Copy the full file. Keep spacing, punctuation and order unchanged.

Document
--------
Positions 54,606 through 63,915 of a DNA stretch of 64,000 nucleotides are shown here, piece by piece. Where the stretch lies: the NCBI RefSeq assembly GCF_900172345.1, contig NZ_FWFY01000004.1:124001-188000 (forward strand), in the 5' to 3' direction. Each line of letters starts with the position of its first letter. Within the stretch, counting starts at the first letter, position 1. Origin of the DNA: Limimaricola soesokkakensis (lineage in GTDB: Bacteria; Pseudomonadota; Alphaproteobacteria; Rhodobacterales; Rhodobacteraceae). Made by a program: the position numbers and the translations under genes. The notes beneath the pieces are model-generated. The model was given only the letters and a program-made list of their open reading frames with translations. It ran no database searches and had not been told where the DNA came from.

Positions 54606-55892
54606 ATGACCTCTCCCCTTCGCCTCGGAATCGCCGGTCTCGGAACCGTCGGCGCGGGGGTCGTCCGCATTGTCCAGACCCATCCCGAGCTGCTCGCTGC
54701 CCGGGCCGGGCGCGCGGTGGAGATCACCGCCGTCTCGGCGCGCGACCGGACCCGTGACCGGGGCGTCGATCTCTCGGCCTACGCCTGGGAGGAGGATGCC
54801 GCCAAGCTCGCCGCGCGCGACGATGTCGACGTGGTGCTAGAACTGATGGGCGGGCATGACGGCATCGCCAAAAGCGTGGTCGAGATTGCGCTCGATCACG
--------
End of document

Positions 54,606 through 63,915 of a DNA stretch of 64,000 nucleotides are shown here, piece by piece. Where the stretch lies: the NCBI RefSeq assembly GCF_900172345.1, contig NZ_FWFY01000004.1:124001-188000 (forward strand), in the 5' to 3' direction. Each line of letters starts with the position of its first letter. Within the stretch, counting starts at the first letter, position 1. Origin of the DNA: Limimaricola soesokkakensis (lineage in GTDB: Bacteria; Pseudomonadota; Alphaproteobacteria; Rhodobacterales; Rhodobacteraceae). Made by a program: the position numbers and the translations under genes. The notes beneath the pieces are model-generated. The model was given only the letters and a program-made list of their open reading frames with translations. It ran no database searches and had not been told where the DNA came from.

Positions 54606-55892
54606 ATGACCTCTCCCCTTCGCCTCGGAATCGCCGGTCTCGGAACCGTCGGCGCGGGGGTCGTCCGCATTGTCCAGACCCATCCCGAGCTGCTCGCTGC
54701 CCGGGCCGGGCGCGCGGTGGAGATCACCGCCGTCTCGGCGCGCGACCGGACCCGTGACCGGGGCGTCGATCTCTCGGCCTACGCCTGGGAGGAGGATGCC
54801 GCCAAGCTCGCCGCGCGCGACGATGTCGACGTGGTGCTAGAACTGATGGGCGGGCATGACGGCATCGCCAAAAGCGTGGTCGAGATTGCGCTCGATCACG